A study by Preh demonstrates ways to improve the human-machine interface (HMI) by reducing the number of driver controls for system functions in the vehicle interior space.
In explaining the concept study, Preh's Dr. Michael Roesnick said, "Although control systems will continue to become more complex, our HMI study has shown that user-friendliness is still possible, and that there are a number of ways to prevent drivers from being distracted and to increase their concentration."
The study notes that centrally located controls for pushing, rotating, and tilting can be configured for individual functions. End points can be defined, preventing going past the available choice of settings, with drivers receiving cues from not only visual signaling, but also by touch feedback when choosing functions.
Similar advantages can be reached by the automatic locking of tilt positions with the chosen function, thus eliminating undesirable motions. Drivers will be guided towards a more intuitive handling of central control elements, with only the necessary operational paths at their command, allowing them to focus on road and traffic conditions.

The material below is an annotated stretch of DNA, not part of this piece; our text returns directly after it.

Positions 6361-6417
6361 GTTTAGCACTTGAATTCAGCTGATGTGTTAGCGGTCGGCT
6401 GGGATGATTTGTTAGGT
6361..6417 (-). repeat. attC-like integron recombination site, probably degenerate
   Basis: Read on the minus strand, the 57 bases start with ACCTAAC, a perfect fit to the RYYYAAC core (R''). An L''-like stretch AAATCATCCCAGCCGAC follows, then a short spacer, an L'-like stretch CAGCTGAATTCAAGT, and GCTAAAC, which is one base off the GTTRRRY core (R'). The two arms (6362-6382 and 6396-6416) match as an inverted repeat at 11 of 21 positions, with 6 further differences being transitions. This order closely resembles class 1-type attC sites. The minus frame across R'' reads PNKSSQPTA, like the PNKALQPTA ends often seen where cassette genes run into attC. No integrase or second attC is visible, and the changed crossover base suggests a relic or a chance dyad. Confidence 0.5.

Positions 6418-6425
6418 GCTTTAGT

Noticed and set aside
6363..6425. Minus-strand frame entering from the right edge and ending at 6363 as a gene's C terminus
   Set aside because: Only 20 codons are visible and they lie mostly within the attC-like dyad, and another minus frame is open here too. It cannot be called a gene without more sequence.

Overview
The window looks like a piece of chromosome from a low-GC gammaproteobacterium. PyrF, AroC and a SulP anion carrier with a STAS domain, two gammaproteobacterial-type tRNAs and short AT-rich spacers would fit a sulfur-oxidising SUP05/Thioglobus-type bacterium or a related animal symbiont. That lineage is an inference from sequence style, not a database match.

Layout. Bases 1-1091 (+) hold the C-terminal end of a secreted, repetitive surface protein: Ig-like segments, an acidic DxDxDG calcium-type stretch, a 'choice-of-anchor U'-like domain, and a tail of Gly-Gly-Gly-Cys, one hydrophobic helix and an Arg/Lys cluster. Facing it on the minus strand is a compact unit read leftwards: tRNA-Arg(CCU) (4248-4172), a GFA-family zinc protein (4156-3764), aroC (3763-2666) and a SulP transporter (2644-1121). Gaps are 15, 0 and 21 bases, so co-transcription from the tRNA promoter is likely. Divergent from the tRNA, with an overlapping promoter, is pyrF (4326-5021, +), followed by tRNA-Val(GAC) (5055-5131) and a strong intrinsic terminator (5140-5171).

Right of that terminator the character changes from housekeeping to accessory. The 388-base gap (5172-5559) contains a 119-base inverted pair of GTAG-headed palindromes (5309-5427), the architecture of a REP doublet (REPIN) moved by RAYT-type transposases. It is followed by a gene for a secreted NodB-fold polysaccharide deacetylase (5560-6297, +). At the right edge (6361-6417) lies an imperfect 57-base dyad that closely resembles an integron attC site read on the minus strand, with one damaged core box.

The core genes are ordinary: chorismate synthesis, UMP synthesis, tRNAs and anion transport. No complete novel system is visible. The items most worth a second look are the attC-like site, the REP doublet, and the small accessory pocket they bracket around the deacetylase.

A second phase of the study investigates the technology of freely programmable buttons, a concept developed by Preh that facilitates the multiple assignment of functions to an array of buttons. Initially, the array of buttons is blank without icons.
By selecting a marked function button -- seat adjustment, for example -- the other blank buttons will be activated and show the appropriate icons. Now the buttons can be pressed as usual.
By selecting another function -- air conditioning, this time -- the corresponding icons will be produced on the buttons' surface. Accordingly, it is possible to keep buttons, with their advantage of simple and intuitive control characteristics, as primary control elements while their number in the vehicle interior can be reduced.
Preh's technology is based on a special projection technique using an LCD. Preh is the first supplier to have completed the technology of freely programmable buttons for industrial production.
A touch pad was also included in the HMI concept study. Preh has used the device to facilitate the operation of navigation systems, where destinations can be simply chosen on screen maps by means of a touch pad. If symbol-recognition software is provided, the destination can be written with a finger.
The HMI study has investigated approach-sensitive buttons, which facilitate choosing an individual function by displaying it visibly on the central screen as a finger approaches.
Preh supplies driver control systems and sensors.